What we learned this week: There is nothing that Zlatan Ibrahimovic cannot do

Water into wine? Not a problem. Just send for Sweden's magnificent footballing totem, who also helped to show up that Joe Hart may not be the all-conquering saviour after all
By George Ankers

There is nothing that Zlatan can't do

Zlatan Ibrahimovic can do with an orange anything that Cristiano Ronaldo can do with a football. Zlatan Ibrahimovic can turn water into wine. Zlatan Ibrahimovic can believe it's not butter.

Zlatan Ibrahimovic can finish a Sudoku using only six numbers. Zlatan Ibrahimovic can speak Esperanto. Zlatan Ibrahimovic can sit through an episode of 'My Super Sweet 16' without resorting to self-harm.

Zlatan Ibrahimovic can lick his elbow. Zlatan Ibrahimovic can climb up walls. Zlatan Ibrahimovic can pop a tube of Pringles and then stop.

Zlatan Ibrahimovic can hit seven runs off one ball in cricket. Zlatan Ibrahimovic can turn a temporary tattoo permanent. Zlatan Ibrahimovic can speak Dog.

What else we learned this week...
Footballers should not be told how many international caps they have. Reaching 100 only encouraged Steven Gerrard to go even more into "all-about-me" mode than usual, his relentless desperation to shoot from anywhere for a fairytale goal summing up too many of the 99 caps that preceded it.
Zlatan Ibrahimovic can watch a pot boil. Zlatan Ibrahimovic can count to 10 on one hand. Zlatan Ibrahimovic can hold his breath underwater indefinitely.

Zlatan Ibrahimovic can understand what Bubbles from 'The Wire' is saying without subtitles. Zlatan Ibrahimovic can simply walk into Mordor. Zlatan Ibrahimovic can fix it quicker than Bob the Builder.

Zlatan Ibrahimovic can speak Unicorn. Zlatan Ibrahimovic can tell the difference between Pepsi and Coke. Zlatan Ibrahimovic can envision and then score an overhead kick from 30 yards out on the wing.

Still overrated, mind.

Photo of the week

"And a week in Jamaica would have been lovely at this time of year..."

Joe Hart: Not all that

There are two ways in which you can look at this... Either Joe Hart has added some much-needed creativity to his game by providing more assists, or he's nowhere near as good as some would have you think.

English fans and media like to cling on to the notion that there is some kind of "world-class" talent in the national team. It gives them comfort, like a cup-a-soup, a warm blanket and a comedy DVD box-set do for WWLTW when it has a cold. And boy, have England's noses been running in recent years.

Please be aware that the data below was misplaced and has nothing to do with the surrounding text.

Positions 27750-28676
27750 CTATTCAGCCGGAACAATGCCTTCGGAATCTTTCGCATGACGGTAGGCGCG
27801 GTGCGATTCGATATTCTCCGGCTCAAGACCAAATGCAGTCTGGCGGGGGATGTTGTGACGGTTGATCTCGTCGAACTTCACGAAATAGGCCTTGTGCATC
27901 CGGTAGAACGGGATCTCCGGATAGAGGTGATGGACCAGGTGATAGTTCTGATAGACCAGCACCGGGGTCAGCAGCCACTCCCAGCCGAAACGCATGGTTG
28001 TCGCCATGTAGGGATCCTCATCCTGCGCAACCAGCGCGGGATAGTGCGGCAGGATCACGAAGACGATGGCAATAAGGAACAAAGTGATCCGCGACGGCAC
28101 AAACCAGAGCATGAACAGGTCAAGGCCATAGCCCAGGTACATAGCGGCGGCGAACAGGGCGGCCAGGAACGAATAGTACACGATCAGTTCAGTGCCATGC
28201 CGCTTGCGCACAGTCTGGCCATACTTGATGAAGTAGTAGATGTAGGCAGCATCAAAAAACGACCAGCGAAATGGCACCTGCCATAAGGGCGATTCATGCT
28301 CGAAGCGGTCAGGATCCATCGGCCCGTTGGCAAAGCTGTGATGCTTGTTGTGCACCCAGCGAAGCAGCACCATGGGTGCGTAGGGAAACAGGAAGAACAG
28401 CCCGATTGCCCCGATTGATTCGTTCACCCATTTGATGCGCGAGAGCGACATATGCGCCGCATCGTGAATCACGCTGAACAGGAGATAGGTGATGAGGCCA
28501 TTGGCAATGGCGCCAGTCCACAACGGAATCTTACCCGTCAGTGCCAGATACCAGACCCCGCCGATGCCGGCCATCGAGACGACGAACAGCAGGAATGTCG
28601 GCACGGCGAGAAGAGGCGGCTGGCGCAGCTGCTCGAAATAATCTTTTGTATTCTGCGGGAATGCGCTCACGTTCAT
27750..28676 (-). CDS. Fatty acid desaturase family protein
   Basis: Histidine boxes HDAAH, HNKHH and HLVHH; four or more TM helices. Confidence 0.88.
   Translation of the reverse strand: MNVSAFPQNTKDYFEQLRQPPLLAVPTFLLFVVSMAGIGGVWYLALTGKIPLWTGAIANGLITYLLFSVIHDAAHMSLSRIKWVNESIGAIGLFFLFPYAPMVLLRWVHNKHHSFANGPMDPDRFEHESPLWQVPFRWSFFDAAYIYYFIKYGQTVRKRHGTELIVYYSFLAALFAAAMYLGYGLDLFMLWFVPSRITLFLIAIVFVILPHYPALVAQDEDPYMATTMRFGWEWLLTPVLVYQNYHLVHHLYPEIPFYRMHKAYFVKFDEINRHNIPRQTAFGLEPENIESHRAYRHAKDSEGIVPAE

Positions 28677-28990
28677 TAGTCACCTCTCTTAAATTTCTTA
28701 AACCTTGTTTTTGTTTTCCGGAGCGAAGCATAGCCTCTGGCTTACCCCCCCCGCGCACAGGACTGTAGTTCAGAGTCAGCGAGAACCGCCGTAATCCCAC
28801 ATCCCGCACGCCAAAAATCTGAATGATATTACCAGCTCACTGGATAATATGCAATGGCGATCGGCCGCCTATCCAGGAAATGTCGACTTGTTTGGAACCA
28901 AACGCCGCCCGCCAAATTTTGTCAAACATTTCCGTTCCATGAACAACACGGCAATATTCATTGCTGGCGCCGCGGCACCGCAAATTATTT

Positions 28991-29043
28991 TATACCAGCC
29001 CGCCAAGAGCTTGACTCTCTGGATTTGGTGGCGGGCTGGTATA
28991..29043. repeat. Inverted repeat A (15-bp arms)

For a while, Wayne Rooney was the man trumpeted wildly even if all the evidence suggested that he wasn't actually doing very much for the national cause. Sometime in 2012, however, that torch was thrust unceremoniously into the hands of Joe Hart.

Acutely aware that there were absolutely no other vaguely competent goalkeepers in the land, advocates talked the Manchester City star up like there was no tomorrow. One very good season, a few great saves and a refreshing honesty in interviews apparently added up to him being on the same level as Gianluigi Buffon, Iker Casillas and Manuel Neuer.

What we will learn this weekend...
When two sides packed full of international stars all burned out by pointless midweek globetrotting are put in the traditionally anaemic 12.45GMT kick-off, we will learn that yes; it is possible to ruin the north London derby. Moving games for TV audiences is all very well but who actually wants to watch players at 50 per cent?
WWLTW rates Joe Hart but this season he has been more bad than good. A culture of no competition and no criticism has unsurprisingly produced errors more frequently than performances such as his herculean effort against Dortmund.

A nice, healthy kick up the backside by capping Celtic's impressive Fraser Forster at the next opportunity wouldn't go amiss – as long as nobody labels HIM 'the next Dino Zoff'.

Neymar is just a Brazilian Charlie Adam

Yes, yes, he scores bagfuls of goals with the practised ease of a neurosurgeon tweaking his millionth career brain.

But, with his frankly hilarious attempt at taking a penalty for Brazil against Colombia in the wee hours of Thursday morning skied so high that it looked like an attempt to make contact with alien life, is Neymar not just a samba version of Charlie Adam?

A level above Sergio Ramos' patented penalty parody, the Selecao sizzler should have known what was coming when he started his run-up with a deplorable 'Strictly Come Dancing'-style sideways jig. Off it flew, above two or even three hypothetical goals, just like the now-Stoke City man's viral megafail in last season's Capital One Cup final.

He may have a little more raw talent than Charlie 'the Dundee Dazzler' Adam but we'll have Neymar of that, son.

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